The first thing you will need is a good set of electricians tools, including screwdrivers, pliers and clippers. It is worth buying a set that is made for electrical work, since these will most likely be insulted.

Insulated tools will help to protect you from electrical shocks while you work and will be the right size for stripping and working with wires. 

Depending on where you want your subpanel and the location of your main service panel, you may also need a flashlight for navigating dark enclosures.

A hammer can also be a helpful tool, as well as a drill for mounting the subpanel where you want it. 

Finally, it is vital to have a voltage meter, so you can test the input and output voltage going into your panel.

This tool will help you to isolate any problems as they occur and will give you a clear idea of whether your new subpanel is working or not.

It will help to have a multi-meter that can measure voltage, amperage and resistance. This way you will be able to test all aspects of your new system, so you know exactly what is working, and what isn’t. 

Choosing The Right Materials For Installing Your Subpanel

When adding a new subpanel to your home by yourself, you will need to pick the right materials for the job.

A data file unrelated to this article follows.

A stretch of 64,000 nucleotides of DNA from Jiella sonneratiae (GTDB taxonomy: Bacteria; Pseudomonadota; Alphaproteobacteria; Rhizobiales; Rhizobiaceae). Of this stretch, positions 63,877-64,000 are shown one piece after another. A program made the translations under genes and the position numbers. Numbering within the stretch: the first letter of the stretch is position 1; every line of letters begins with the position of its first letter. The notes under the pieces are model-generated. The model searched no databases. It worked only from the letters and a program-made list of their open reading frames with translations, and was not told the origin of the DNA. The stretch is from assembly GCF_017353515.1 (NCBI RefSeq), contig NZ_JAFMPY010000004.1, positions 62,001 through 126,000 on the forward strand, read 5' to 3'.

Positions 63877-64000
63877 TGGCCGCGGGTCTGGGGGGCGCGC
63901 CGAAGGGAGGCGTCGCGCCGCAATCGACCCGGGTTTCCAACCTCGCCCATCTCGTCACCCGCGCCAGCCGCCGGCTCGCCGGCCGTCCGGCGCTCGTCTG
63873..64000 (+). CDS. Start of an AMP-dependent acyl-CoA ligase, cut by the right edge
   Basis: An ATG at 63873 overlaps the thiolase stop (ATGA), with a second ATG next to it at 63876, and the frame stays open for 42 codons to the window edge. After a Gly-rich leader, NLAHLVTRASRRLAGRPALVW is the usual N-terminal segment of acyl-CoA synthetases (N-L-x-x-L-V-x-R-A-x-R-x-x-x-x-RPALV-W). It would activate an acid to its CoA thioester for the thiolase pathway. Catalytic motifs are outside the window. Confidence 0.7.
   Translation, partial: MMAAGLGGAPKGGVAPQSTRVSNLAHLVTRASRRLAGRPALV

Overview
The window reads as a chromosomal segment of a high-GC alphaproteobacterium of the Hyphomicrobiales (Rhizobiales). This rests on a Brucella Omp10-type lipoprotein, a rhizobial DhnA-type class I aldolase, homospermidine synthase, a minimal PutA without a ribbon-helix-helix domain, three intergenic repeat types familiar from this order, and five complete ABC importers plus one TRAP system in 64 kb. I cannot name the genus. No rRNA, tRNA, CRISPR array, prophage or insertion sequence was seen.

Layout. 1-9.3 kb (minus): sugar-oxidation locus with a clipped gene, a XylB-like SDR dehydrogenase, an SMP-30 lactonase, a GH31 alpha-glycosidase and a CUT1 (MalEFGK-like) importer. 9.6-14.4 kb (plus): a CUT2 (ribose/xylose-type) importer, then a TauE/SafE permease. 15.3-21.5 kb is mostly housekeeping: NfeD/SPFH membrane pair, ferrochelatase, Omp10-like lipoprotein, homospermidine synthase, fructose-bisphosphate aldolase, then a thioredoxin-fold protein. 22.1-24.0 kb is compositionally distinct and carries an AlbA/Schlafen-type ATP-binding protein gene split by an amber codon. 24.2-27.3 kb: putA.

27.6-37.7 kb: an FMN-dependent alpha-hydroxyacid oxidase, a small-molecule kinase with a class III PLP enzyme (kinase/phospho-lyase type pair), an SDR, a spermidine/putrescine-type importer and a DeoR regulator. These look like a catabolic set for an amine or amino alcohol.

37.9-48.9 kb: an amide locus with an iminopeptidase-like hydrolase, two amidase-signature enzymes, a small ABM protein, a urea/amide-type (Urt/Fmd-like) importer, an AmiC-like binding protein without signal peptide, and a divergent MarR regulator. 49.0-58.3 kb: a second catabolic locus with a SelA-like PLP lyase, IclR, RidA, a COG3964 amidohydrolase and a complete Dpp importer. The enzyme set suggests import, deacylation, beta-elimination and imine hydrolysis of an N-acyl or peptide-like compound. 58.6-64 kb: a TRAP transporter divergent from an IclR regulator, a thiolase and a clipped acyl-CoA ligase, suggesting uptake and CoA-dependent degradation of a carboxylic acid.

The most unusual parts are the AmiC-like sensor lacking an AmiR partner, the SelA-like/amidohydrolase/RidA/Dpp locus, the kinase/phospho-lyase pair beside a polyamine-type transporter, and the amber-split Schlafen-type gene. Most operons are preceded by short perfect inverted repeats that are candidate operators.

You can’t just use any kind of wire for this job, and if you try to do it with the wrong materials you will risk your new system not working, or being unsafe. 

Remember you will be dealing with high voltages and high amperage as well depending on what you want to use your panel for.

If anything does go wrong, it could lead to an electrical fire that could cause extensive damage to your home. As such, here are some tips for finding the right materials for installing your new subpanel. 

The Subpanel

The most important component is the actual subpanel itself. This will often come in the form of a metal box, with fixtures inside it for attaching circuit breakers, and buses.

The type of subpanel you buy will depend greatly on where you want to place it and how many amps you want it to provide. 

There are subpanels built for being installed outside and inside your home. The main difference between the two is that one will be watertight and highly weather resistant, while the other will not.

Often you will need different circuit breakers and components for installing inside an outdoor subpanel to protect them from moisture or other environmental risks. 

Subpanels come in a range of different sizes, and which one you select will depend on how many amps you want it to supply.